‘Hobby’ Shop Receives Variance

            With only one hearing on the June 27 agenda, the Rochester Zoning Board of Appeals (ZBA) might have had an easy meeting. But variances are one of the more difficult requests the ZBA has to study while determining the merits of an application, and abutters’ concerns must be taken into consideration.     Such was the case when Christopher Gerrior, a Rochester native and member of Rochester’s Conservation Commission, filed his request seeking a variance for the construction of an over-sized accessory building to be used as a woodworking shop along with a second structure to house a portable sawmill.

            Gerrior read from a prepared declaration of his reasons for requesting a variance. He noted that when he purchased and built his home in 2014, it was always with the intention of placing a woodworking shop and sawmill in the front yard of his 1 Perez Smith Lane location. He explained that other locations in the 11-acre parcel could not be used due to their location near or within wetlands and that constructing in those areas would produce disturbances to the environment that would equate to more costly construction methods. Those two points were his primary reasons for believing a variance was in order.

            Gerrior’s third and stickier point was that the variance requested would not cause problems for the neighbors. On that point things got heated.

            Diana Murphy said that parcels she owns in the area share an ancient way that runs directly through Gerrior’s property granting her rights that might impact Gerrior’s plans.

            Richard Medeiros whose residential lot abuts Gerrior’s said that a stone wall along Perez Smith Lane actually was on his property and he was concerned that sawmill activities with heavy trucks using the narrow roadway would be problematic. He also said that the sawmill would be noisy, disturbing the peaceful use of his property. 

            Abutter Judy Schaaf submitted a four-page letter that most of the ZBA had not had time to read. She was asked to summarize her concerns.

            Schaaf questioned the application’s accessory structure measuring 36 feet by 60 feet and contained a loft area. Schaaf said that the bylaws did not allow for accessory buildings to have a second floor. That was her main complaint, but she also voiced concerns over the noise the sawmill would create. The second structure proposed was a 12-foot by 24-foot three-sided shed that would be used to protect the sawmill itself. Schaaf said that such a structure would not mitigate the noise level.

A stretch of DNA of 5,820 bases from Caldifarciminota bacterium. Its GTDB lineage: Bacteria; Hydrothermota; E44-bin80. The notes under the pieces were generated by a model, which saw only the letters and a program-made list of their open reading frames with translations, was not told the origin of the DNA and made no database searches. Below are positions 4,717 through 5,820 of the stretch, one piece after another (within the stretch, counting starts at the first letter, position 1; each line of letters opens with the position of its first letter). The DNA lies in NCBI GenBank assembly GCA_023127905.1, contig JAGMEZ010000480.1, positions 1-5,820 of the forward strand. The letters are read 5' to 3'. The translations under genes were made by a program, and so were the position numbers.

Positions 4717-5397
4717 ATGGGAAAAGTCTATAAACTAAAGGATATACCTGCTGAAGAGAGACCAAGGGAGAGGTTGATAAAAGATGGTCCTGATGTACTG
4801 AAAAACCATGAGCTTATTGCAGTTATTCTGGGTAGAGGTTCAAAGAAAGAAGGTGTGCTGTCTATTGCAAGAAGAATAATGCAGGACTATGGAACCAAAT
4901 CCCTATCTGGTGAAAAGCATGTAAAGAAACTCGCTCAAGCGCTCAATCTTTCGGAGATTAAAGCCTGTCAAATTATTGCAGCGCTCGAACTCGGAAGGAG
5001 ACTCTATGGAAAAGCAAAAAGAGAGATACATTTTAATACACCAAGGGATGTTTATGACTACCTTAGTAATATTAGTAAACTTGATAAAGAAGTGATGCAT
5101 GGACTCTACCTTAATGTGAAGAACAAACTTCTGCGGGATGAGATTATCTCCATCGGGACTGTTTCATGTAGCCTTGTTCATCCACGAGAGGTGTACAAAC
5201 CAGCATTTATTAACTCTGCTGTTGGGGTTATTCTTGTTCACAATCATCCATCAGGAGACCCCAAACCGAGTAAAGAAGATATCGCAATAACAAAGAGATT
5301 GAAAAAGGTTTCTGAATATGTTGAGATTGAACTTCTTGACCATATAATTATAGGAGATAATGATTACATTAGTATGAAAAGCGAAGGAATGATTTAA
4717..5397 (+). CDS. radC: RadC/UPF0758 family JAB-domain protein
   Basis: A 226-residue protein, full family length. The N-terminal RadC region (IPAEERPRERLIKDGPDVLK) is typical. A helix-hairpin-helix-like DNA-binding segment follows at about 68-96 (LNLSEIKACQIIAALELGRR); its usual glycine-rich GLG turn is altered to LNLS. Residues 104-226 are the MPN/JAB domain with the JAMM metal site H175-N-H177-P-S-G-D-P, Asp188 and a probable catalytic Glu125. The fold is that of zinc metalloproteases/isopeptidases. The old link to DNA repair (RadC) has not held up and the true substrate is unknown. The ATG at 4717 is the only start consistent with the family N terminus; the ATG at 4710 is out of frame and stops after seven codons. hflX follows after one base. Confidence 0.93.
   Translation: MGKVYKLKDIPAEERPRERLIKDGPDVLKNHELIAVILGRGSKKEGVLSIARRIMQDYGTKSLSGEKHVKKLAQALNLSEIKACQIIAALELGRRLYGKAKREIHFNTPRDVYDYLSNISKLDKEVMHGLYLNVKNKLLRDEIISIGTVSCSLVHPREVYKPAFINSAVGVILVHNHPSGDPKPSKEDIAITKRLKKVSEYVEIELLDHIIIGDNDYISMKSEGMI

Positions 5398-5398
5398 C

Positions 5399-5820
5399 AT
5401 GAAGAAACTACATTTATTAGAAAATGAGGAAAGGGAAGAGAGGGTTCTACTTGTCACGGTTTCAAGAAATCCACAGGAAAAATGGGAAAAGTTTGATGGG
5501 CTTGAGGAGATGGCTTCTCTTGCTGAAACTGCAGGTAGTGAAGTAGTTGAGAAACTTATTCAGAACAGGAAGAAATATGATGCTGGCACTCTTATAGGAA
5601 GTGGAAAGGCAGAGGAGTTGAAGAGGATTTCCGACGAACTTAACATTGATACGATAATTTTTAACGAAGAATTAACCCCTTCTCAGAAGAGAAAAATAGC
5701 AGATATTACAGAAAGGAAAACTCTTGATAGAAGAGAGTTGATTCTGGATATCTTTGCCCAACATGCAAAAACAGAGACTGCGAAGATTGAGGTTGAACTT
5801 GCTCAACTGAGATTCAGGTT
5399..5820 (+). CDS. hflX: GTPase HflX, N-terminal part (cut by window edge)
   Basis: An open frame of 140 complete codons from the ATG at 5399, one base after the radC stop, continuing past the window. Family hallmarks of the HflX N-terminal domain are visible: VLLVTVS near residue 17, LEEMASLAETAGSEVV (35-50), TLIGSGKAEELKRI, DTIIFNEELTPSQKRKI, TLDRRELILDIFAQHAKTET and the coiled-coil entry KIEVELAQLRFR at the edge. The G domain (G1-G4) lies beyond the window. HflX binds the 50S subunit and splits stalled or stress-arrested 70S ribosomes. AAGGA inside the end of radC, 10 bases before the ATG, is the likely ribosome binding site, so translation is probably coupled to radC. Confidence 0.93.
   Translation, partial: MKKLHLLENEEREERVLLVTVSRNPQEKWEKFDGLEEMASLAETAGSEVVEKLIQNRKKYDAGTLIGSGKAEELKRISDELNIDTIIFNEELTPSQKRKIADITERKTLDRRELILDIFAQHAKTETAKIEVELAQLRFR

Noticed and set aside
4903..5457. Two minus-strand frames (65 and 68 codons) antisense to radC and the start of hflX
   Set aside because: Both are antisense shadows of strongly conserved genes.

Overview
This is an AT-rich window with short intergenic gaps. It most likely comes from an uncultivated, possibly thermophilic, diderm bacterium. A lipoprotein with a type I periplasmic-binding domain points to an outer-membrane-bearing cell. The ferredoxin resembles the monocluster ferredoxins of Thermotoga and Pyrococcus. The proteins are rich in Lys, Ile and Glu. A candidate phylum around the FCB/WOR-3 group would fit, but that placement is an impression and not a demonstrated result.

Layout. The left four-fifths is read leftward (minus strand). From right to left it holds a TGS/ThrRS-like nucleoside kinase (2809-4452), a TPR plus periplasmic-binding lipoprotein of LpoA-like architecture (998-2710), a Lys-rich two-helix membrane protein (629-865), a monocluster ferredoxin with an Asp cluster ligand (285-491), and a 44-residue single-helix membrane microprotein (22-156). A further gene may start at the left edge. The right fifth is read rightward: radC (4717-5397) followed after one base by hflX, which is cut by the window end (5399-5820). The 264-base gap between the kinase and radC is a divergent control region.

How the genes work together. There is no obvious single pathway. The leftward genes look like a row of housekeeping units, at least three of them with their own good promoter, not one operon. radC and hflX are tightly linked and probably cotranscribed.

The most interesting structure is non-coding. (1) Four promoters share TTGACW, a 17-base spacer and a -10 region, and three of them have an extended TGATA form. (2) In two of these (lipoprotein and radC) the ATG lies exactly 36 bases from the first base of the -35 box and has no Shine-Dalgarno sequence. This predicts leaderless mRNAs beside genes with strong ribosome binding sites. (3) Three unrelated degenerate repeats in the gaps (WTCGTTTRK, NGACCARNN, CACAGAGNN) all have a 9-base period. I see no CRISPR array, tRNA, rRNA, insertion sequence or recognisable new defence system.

“I’m a professor: I work at home,” she said; thus, noise from a loud engine would be a problem.

            Several times throughout the proceedings Gerrior said that the purpose of the accessory buildings was to replicate a woodworking shop his father had had on his Rochester property prior to selling that parcel and downsizing. He said it was always the family’s intention to place his father’s substantial collection of tools in a new shop they would share. Gerrior further said that lumber removed from his father’s property had been relocated to his property, although he also had a forestry plan for his property and had been exercising his right to cut lumber.

            Gerrior explained that the woodworking activity was “only a hobby”, one that the three generations of the family wanted to continue to enjoy together.

            The discussion and debate continued for nearly two hours and became increasingly tense.          Medeiros asked, “What’s the need for such a large building if this is just a hobby?” He inquired if the structures would have utilities and if noise levels would increase. He also added, “In that area there are at least four retirees home all day. Like me, they want their peace and quiet.”

            Gerrior countered that he liked quiet also and that the hobby shop wouldn’t be used every day all day long, but intermittently. He said he was open to restrictions on days and times for running the sawmill.

            In the end, the ZBA agreed with Gerrior, but not before Medeiros continued to try and argue against the variance. He was repeatedly being told by Chairman David Arancio that the public portion of the meeting was closed and he had to be quiet. This only seemed to inflame Medeiros who eventually stormed out of the meeting swearing under his breath.

            The ruling was that Gerrior could construct the accessory buildings in the front yard, which is some 400 feet away from Walnut Plain Road, that the loft could only be used for storage, and that the buildings would not have plumbing, could not be converted into habitable spaces, could only be used for personal activities, could not be used for business activities. Furthermore, the sawmill would only be used between the hours of 10:00 am and 6:00 pm, and a 100-foot long line of evergreens would be planted to the south for screening and noise mitigation.

            The next meeting of the Rochester Zoning Board of Appeals has not been scheduled and will be should any applications be submitted.

Rochester Zoning Board of Appeals

By Marilou Newell

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